Hot off the heels of its Surface tablet announcement is word that Microsoft is thinking about building its own flagship Windows Phone 8 smartphone to directly compete against the iPhones and Androids out there.
Up until now, Microsoft has licensed its Windows Phone OS out to phone makers who would build the hardware. Aside from its partnership with Nokia and its Lumia smartphones, Windows Phone 7 has been a huge flop. It's a well-designed OS, but it just has no pull to it.
But now with Microsoft joining the hardware game with the Surface tablet, it makes sense for Microsoft to consider building a Windows Phone 8 smartphone that marries software and hardware to create one super phone.
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According to Nomura analyst Rick Sherlund who has followed Microsoft for years:
"Our industry sources tell us that Microsoft may be working with a contract manufacturer to develop their own handset for Windows Phone 8," wrote Nomura analyst Rick Sherlund in a note to clients on Thursday.
"It is unclear to us whether this would be a reference platform or whether this may be a go-to market Microsoft-branded handset," wrote Sherlund, who covered Microsoft for Goldman Sachs when the bank brought Microsoft public in 1986.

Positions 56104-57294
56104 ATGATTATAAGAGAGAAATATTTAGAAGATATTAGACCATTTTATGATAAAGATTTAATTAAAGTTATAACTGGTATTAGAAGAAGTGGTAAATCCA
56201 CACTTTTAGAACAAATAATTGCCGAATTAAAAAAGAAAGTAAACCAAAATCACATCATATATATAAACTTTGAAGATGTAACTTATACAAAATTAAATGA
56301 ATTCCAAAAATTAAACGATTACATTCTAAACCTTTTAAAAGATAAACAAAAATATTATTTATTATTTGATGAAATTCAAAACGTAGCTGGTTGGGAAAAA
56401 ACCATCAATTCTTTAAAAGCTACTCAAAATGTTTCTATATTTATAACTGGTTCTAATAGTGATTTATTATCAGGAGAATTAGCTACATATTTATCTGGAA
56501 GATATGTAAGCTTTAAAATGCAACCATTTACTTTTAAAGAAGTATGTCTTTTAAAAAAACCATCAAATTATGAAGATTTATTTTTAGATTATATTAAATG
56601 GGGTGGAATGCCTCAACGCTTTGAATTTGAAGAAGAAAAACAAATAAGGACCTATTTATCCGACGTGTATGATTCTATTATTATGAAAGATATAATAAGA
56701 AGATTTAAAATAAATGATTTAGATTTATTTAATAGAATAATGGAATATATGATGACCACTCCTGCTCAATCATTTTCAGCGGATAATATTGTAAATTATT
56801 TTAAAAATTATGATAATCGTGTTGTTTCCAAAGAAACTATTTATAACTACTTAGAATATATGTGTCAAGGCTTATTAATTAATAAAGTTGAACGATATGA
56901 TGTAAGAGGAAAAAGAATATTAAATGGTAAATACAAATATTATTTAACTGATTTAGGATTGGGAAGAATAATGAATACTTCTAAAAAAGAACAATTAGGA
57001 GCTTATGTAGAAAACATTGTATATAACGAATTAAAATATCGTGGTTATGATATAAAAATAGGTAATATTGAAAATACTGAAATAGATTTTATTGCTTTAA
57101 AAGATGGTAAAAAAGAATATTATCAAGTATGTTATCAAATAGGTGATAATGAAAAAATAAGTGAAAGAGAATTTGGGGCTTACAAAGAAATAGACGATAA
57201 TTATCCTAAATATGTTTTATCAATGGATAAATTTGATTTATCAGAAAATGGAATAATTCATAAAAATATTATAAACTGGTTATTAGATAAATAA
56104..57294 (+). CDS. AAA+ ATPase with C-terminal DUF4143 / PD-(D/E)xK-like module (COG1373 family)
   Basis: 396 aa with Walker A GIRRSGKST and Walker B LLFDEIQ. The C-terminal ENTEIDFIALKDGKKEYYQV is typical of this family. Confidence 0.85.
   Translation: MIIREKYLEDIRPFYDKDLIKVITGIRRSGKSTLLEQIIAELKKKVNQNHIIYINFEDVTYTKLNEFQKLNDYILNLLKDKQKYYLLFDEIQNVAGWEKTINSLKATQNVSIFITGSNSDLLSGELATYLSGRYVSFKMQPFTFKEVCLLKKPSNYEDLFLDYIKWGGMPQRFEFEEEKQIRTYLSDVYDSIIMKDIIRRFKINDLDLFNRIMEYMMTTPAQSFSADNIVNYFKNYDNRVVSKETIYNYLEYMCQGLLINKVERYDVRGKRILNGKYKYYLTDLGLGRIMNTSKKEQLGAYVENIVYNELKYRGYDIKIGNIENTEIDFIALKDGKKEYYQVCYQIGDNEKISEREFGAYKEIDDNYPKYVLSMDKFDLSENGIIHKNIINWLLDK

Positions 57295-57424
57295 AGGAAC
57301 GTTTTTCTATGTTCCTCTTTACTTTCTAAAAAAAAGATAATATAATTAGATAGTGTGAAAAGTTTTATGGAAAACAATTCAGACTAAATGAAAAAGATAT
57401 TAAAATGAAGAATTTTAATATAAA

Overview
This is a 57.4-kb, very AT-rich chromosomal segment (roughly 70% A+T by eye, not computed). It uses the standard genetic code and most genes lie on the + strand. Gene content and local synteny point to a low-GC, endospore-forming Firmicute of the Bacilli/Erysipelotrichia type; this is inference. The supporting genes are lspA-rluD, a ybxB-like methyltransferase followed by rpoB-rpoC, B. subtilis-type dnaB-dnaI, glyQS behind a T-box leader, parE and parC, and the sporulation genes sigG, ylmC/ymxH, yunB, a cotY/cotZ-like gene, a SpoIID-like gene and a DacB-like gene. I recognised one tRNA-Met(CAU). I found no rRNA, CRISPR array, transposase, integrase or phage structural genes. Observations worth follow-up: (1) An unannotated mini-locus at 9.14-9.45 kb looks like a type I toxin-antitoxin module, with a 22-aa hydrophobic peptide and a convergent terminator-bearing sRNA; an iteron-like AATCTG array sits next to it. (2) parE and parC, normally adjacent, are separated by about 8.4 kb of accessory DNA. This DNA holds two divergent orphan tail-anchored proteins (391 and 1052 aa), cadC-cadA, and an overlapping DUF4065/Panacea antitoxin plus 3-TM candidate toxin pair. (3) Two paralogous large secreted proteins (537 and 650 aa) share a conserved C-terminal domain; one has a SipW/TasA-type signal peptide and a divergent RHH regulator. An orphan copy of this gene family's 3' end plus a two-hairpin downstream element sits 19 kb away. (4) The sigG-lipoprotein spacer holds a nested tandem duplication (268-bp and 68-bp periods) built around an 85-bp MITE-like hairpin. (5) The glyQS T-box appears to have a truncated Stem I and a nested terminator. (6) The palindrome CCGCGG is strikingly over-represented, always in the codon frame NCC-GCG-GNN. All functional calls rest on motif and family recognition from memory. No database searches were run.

The timing couldn't be better. Microsoft's hardware partners have repeatedly failed to showcase why Windows Phone is special; why anybody should pick it over iOS or Android. It's time the Redmond-based company takes the lead.
We've highlighted the best of Windows Phone 8 from yesterday's announcement and from the sound of it, Microsoft's next OS seems to be ready to party with the big boys.
Of course, we've all been duped by rumors before, and again, Nokia is the frontrunner and unofficial face of Windows Phone hardware. Why would Microsoft jeopardize its partnerships? Perhaps, for the same reason why it's building its own tablet: to show everybody else how a proper mobile Windows device should be done.